As soon the enemy see a Scout shadowing them they can give chase, and if they overtake him he is a prisoner, and has to march with the main body. They can also split up into two parties and join again further on, or leave some behind in ambush. 

It is only necessary to touch the shadowers to make them prisoners. If they cannot throw them off their tracks within a certain distance (two miles or so), or else capture more than half of them, they must own themselves defeated; and then another patrol takes the place of the shadowers. (This can be practiced along a route march--it has the advantage of always covering fresh ground in the advance.)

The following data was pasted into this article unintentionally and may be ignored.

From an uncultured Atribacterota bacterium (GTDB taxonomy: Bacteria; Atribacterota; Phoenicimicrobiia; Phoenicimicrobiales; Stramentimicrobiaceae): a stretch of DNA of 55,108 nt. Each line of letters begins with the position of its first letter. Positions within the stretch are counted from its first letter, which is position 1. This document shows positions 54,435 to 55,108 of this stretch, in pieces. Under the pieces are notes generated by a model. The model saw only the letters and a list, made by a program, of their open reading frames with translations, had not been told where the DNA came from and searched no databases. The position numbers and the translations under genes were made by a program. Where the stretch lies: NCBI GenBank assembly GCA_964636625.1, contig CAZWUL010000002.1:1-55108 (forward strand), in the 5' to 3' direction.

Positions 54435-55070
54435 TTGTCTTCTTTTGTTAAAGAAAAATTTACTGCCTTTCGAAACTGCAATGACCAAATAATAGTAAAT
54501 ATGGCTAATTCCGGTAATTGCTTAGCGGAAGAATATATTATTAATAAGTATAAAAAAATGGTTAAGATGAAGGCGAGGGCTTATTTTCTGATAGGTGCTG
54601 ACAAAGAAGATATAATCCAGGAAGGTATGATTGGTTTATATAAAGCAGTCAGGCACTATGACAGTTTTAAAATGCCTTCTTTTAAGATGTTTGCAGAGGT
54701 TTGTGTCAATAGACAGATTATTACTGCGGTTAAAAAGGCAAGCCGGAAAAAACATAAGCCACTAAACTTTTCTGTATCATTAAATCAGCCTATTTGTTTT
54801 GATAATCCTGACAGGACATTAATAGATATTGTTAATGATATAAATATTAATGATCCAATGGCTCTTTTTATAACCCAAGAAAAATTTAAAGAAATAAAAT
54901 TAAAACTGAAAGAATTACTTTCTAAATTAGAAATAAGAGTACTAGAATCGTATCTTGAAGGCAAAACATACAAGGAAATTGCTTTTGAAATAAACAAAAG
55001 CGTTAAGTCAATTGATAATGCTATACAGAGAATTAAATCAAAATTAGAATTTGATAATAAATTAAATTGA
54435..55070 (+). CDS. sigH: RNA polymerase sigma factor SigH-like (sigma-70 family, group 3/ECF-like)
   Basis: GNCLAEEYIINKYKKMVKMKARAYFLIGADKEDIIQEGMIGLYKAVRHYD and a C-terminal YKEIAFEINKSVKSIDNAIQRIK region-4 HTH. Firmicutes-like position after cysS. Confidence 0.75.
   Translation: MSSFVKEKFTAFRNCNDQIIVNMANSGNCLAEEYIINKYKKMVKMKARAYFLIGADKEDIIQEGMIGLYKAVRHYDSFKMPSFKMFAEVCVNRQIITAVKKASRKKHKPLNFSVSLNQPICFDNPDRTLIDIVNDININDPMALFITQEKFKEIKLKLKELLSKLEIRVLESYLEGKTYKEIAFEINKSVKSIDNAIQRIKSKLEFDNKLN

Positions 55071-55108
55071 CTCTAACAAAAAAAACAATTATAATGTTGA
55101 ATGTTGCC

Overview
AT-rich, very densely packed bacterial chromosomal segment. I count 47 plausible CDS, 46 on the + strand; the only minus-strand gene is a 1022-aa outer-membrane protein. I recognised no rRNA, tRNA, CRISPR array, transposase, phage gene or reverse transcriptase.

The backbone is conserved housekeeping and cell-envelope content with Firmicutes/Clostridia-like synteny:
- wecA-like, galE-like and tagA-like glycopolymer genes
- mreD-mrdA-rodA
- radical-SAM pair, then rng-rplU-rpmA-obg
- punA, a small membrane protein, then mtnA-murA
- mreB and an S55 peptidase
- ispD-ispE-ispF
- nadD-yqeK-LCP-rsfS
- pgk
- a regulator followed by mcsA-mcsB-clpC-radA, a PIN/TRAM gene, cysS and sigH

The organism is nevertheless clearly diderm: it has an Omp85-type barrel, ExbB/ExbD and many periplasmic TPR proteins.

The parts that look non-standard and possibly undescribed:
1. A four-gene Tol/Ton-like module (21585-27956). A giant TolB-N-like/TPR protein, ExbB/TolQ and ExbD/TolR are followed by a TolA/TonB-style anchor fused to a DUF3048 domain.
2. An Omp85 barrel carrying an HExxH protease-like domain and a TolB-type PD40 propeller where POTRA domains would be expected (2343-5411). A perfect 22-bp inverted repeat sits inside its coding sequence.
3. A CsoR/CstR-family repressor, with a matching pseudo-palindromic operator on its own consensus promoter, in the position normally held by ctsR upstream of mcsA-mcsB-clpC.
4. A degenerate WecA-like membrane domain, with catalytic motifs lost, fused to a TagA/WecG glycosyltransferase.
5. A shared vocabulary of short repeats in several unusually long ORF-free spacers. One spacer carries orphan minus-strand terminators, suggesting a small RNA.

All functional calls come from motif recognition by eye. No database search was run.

5. AMBUSHING.

The main body advances along a road, with Scouts thrown out on either side to prevent any danger of surprise. 

Two patrols (the enemy) are following them behind, and attempt to ambush them by one patrol getting in front and the other attacking in the rear. They shadow the main body as it advances until a suitable part of country is reached, when one patrol attempts to g ahead by going round in a semi-circle and joining the road again further on. 

If they can do it, they hide an ambush and attack the main body when it comes up ; the other patrol which has been following behind should then immediately attack in the rear. For to be a successful ambush the patrol in the rear should be able to attack immediately the ambush is reached and so, should follow closely behind.